The reasons for them not living beyond the first week of the new year is due to the recapitalisation-related hangover and what the regulator described as breaches involving the use of capital from suspicious sources to obtain their licences. In my observation from afar, if branding in the banking sector were anything to go by, Heritage Bank for instance would have passed the test – but the reasons had gone beyond the beautiful architectural designs. The issue of ‘fit and proper’ test came up, and apprising myself of the standards as defined in the ‘Fit and Proper’ Directive published in 2018 by the Bank of Ghana gave me an insight into the decision.
In fact, Part V (28) of the ‘Fit and Proper’ Test Directive derived from relevant provisions in the Banks and Specialised Deposit-Taking Institutions Act, 2016 (Act 930) is informative and striking to the current discourse. Part V (28) (e) touches on (pending) legal proceedings and clearly states:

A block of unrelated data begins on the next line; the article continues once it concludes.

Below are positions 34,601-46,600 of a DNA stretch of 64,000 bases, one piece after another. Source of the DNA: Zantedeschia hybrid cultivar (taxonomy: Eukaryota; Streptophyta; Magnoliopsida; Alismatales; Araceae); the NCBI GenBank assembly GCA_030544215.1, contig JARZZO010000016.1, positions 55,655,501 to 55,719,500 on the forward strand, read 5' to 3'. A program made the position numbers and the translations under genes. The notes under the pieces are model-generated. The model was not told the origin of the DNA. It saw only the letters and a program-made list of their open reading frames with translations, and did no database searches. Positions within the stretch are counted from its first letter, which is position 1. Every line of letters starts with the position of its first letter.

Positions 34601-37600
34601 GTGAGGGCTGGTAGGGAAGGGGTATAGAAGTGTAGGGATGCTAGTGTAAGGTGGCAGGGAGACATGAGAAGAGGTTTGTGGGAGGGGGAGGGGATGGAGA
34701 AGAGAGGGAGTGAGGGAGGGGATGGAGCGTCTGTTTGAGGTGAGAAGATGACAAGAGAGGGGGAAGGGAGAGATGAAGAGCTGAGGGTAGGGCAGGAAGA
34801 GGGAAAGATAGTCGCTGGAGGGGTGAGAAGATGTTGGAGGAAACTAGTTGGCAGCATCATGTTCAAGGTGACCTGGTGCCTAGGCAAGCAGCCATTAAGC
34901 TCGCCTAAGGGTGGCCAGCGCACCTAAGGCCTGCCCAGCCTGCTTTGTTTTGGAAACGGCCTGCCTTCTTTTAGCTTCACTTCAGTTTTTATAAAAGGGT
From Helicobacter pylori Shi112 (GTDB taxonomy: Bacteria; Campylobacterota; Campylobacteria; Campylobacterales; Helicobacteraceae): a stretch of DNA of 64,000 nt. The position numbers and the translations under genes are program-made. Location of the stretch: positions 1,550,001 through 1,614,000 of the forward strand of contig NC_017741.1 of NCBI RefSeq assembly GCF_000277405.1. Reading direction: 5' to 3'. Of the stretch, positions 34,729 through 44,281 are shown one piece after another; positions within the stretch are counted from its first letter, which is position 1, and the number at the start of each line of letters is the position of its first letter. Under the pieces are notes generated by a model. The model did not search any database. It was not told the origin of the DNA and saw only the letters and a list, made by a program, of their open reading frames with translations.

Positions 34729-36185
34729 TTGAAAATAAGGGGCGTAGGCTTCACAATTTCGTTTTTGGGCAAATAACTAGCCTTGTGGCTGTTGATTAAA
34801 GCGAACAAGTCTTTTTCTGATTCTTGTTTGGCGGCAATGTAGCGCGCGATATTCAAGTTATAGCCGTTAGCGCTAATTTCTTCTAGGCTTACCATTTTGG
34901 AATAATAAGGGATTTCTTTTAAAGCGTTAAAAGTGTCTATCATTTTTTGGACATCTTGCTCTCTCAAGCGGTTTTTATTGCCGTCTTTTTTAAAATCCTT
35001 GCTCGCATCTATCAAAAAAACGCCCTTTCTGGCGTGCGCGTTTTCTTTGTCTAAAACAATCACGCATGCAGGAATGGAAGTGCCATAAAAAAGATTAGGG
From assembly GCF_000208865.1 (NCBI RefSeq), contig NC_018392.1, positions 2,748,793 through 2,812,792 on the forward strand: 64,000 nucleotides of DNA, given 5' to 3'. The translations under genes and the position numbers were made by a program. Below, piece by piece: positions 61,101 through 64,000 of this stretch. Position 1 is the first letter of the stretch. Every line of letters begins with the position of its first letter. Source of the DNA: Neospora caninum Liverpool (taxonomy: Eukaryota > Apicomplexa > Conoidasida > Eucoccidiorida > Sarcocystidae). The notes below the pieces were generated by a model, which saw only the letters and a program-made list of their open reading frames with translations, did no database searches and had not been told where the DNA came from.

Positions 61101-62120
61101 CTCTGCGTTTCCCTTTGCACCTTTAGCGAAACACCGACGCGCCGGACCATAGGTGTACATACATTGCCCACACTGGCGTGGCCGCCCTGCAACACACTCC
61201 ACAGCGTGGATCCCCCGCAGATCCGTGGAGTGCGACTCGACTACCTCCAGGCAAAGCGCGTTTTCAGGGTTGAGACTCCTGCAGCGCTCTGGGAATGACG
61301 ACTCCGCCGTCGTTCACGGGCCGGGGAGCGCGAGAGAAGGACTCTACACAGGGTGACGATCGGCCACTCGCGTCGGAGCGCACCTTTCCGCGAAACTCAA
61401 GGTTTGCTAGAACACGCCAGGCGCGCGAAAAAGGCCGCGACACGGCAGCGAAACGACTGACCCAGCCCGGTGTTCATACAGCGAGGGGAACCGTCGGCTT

- Pending – as well as concluded – criminal or administrative proceedings may have an impact on the reputation of the appointee and the regulated financial institution.
- ii) While there is a presumption of innocence, the very fact that an individual is being prosecuted is relevant to propriety.
Banking is indeed a highly regulated enterprise across the world, with much premium on reputation. Even so, the recent decision of the Bank of Ghana was partly influenced by a ‘fit and proper’ test that has since stirred up a hornet’s nest with emotional triggers and heated controversies among the public. It is very nauseating to have witnessed the licences of nine (9) banks revoked within a space of two (2) years in a country with many developmental challenges to grapple with and cannot do without banks’ support.